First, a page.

Barriers remain for accessing pharmaceutical-grade heroin
Warning: This article contains images of drug use that some readers may find disturbing
Inside the Vancouver Network of Drug Users' overdose prevention site, Ryan Kingston injects heroin as a volunteer watches through a window to make sure nothing goes wrong.
Kingston has overdosed here before.
He has being using heroin for the past year to ease his chronic back pain. He's also on methadone, but said his prescription doesn't numb the pain caused by the three bulging discs in his spine.
"I'd like to get on something that would work. I just haven't been prescribed anything that does that, so I'm stuck having to use street drugs to accomplish that," he said.
Kingston, like many other opioid drug users, believes he would be better off if he had access to medical-grade heroin, generally used to treat patients who haven't had success with substitution therapy like suboxone or methadone.
The Federal Health Minister's announcement on Monday brings them hope that access to medical-grade heroin is a step closer to reality.
Minister Ginette Petitpas Taylor announced regulatory changes that could see heroin — which can currently only be legally administered in a hospital setting — prescribed and administered by physicians and nurse practitioners at treatment facilities.
Still heavily regulated
But barriers still remain to accessing medical-grade heroin.
Jordan Westfall, president of the Canadian Association of People Who Use Drugs, says the changes won't amount to anything unless medical-grade heroin is more widely available in Canada.
"Heroin is still heavily regulated and it needs to be imported into the country," said Westfall.
Pharmaceutical-grade heroin (diacetylmorphine) is manufactured in Switzerland and can only be imported to Canada in bulk, at times of public-health emergencies.
"It makes it hard to access. What needs to happen is that this drug should be manufactured in Canada," said Westfall.
In order for it to be manufactured in Canada, a company needs to apply for a Drug Identification Number (DIN), which is a lengthy process involving several government hurdles.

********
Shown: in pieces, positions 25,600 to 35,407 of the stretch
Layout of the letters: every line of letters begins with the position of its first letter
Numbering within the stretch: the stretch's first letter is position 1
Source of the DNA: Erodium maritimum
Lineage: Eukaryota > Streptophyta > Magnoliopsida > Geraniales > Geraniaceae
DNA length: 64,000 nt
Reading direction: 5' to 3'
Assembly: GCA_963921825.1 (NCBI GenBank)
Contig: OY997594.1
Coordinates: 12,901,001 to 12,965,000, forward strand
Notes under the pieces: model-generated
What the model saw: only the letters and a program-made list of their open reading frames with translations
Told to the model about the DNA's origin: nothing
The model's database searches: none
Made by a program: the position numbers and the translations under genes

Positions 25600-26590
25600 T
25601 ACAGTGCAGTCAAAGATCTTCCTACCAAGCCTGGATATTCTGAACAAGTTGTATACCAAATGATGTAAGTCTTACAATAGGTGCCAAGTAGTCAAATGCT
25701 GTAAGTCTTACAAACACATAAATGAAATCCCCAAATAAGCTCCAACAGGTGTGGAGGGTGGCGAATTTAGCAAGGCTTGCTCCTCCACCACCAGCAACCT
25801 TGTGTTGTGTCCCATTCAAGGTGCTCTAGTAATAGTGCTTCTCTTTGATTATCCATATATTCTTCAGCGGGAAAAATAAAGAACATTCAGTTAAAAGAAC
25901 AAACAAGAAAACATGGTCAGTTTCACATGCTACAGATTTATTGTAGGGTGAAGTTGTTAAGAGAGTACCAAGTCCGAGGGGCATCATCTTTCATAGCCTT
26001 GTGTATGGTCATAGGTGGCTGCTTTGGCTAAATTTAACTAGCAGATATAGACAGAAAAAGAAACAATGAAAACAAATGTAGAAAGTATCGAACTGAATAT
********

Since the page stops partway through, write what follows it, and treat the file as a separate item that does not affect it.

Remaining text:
Currently, the only place offering diacetylmorphine in Vancouver is the Crosstown Clinic in the Downtown Eastside. Only about 100 Canadians have access to it through the single pilot project. There is a wait list of 200.
If they wait much longer there won't be anybody who needs to use it because everyone is going to be dead.- Laura Shaver, president of BCAPOM
The regulatory changes come into effect in May, but whether the supply of diacetylmorphine will change is undetermined.
That's not good enough for Laura Shaver, president of the British Columbia Association for People on Methadone (BCAPOM) and secretary at the Vancouver Network of Drug Users (VANDU).
"If they wait much longer, there won't be anybody who needs to use it because everyone is going to be dead. There won't be any patients to go on heroin prescription," said Shaver.
Death toll to surpass 4,000
Figures released by Health Canada on Tuesday show that a record number of Canadians died of opioid overdoses in 2017. Fatal overdoses were up more than 45 per cent from the year before.
The government expects the final 2017 death toll will surpass 4,000.
B.C. has been hit particularly hard by the opioid crisis. More than 1,420 people died of illicit drug overdoses in B.C. in 2017. Fentanyl caused more than 80 per cent of suspected deaths last year.
Harm reduction activist and methadone user Garth Mullins argues pharmaceutical-grade heroin needs to be far more widely available, beyond treatment facilities and hospital settings.
Research has shown prescribed heroin reduces illicit drug use, criminal activity and mortality.
"Someone should be able to go in to any doctor in B.C. and get on prescription heroin, if they are a suitable candidate for that. That's what it means to respond to the overdose crisis. That's what it means to have drug treatment" said Mullins.